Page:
I've been involved in a number of customer service conversations lately, as I believe that in our social media world, companies are going to have to deal a lot more with customers who complain publicly when things don't go well.
Valentine just passed, and together with many others, my wife and I celebrated that sacred bond that only loved ones can share: a warm and lasting relationship. But as we did, I also started thinking about that “other” relationship you tell me I should have. The relationship with your brand and your company.
After the video of my presentation at Inverge 2 years ago has failed show up I have finally put an audio track on this presentation to provide a bit more context around my thinking and ideas. Amazingly, 2 years later the majority of the presentation still rings true and i believe the better companies can engage with customers in co-creation the more competitive they will be and the more meaning customers will derive out of these relationships.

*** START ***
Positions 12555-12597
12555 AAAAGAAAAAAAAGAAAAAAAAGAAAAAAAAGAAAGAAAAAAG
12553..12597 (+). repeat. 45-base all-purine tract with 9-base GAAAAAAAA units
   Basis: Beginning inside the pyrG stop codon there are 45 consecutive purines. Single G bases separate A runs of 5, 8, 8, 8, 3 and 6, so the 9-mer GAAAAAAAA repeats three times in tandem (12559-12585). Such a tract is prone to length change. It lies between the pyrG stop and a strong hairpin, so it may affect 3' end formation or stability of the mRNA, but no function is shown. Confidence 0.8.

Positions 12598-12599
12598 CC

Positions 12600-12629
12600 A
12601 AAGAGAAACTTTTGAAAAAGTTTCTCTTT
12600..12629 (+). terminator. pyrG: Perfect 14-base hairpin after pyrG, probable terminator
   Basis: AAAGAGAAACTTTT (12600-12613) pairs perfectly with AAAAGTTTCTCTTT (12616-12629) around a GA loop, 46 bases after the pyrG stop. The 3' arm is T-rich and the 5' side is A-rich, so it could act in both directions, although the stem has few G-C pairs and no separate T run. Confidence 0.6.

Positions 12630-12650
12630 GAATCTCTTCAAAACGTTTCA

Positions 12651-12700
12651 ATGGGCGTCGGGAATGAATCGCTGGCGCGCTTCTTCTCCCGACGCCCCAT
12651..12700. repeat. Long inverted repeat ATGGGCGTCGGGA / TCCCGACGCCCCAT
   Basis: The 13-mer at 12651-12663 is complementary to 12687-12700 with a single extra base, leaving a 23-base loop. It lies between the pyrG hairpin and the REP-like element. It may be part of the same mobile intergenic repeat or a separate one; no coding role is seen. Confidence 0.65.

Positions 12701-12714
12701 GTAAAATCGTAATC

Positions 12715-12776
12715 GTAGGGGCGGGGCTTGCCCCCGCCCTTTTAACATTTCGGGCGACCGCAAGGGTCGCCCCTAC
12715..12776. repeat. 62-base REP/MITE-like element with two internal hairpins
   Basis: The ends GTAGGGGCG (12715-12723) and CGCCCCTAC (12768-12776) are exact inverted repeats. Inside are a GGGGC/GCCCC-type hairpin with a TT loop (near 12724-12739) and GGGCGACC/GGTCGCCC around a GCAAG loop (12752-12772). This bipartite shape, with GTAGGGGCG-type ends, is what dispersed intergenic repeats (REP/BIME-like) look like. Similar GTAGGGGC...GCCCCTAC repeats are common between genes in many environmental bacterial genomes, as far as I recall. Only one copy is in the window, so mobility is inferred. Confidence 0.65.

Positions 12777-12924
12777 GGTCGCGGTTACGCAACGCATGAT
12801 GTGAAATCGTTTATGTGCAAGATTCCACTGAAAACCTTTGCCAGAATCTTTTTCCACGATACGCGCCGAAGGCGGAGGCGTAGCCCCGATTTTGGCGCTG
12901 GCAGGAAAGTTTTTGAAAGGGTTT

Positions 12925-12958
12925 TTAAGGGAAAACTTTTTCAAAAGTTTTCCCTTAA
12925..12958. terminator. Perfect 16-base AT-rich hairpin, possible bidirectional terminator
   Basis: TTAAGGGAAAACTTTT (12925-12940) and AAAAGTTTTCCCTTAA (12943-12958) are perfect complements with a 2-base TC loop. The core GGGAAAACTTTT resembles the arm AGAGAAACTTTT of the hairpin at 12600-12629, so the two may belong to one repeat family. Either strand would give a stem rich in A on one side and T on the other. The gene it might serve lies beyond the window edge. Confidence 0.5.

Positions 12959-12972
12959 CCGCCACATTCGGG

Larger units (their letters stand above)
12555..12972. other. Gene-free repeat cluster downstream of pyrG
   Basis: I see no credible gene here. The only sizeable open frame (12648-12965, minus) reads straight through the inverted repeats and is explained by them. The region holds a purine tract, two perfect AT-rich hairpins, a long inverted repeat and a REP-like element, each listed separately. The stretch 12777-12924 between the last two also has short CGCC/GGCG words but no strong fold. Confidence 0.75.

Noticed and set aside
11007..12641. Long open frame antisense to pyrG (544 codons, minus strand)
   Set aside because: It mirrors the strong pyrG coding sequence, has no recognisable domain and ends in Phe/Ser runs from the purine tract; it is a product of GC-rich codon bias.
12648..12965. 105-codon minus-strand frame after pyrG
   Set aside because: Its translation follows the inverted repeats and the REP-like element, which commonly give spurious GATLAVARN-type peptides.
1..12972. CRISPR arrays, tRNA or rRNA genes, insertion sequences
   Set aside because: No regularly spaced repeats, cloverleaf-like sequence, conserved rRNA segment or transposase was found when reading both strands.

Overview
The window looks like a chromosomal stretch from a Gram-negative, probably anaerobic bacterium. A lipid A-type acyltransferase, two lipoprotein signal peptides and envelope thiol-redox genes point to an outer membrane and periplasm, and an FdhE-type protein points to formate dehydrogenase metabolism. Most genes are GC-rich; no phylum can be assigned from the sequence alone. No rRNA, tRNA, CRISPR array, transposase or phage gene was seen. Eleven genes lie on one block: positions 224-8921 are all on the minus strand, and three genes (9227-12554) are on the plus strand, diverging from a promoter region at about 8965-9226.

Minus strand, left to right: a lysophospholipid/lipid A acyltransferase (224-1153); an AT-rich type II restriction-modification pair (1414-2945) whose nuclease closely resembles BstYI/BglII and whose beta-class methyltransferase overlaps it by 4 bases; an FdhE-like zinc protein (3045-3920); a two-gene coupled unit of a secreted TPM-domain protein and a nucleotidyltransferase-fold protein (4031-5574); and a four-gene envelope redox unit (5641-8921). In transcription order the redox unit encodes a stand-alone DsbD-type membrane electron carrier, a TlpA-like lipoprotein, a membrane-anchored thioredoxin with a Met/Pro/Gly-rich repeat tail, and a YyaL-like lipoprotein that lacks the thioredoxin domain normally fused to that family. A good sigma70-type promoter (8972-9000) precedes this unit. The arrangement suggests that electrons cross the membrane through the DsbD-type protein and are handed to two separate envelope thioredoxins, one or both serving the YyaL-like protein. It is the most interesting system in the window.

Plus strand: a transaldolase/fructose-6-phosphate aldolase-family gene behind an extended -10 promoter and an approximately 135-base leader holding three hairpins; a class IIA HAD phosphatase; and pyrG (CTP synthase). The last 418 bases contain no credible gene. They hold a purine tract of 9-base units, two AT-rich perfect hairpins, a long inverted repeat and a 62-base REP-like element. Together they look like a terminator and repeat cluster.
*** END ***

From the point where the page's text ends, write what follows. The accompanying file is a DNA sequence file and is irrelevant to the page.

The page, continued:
Language, especially spoken language, is very revealing when it comes to someone’s values. This is why corporate executives are subjected to media training to keep them on message while speaking in public – meaning, of course, to appear to say something while not really saying anything.
Well before the social media age, we all learned that trust and reputation are important currencies in this thing called life. That's why our parents, professors and parish priests have taught us to be honest and honour our promises. And most of us try and do just that. It doesn't always work like we want, but largely we get by. Or if things go wrong, we apologise and try to make amends.
Auto-renewals of long-term contracts have a lot to like about them, at least for the seller of a product. If the customer doesn’t have the bandwidth or energy to reopen negotiations, a contract rolls over for another period–one year, three years or more. The supplier wipes his brow and relaxes, with that client’s business in the books.
Today as I watched a video of Peter Arnell describe the rationale behind Tropicana's rejected package design, I had a bit of an epiphany. Many companies, brands and organizations are inadvertently building walls between themselves and their customers. It's unintentional, happened over time—but ultimately in this age of empowerment, customers feel more connected to each other than they do to your business or brand.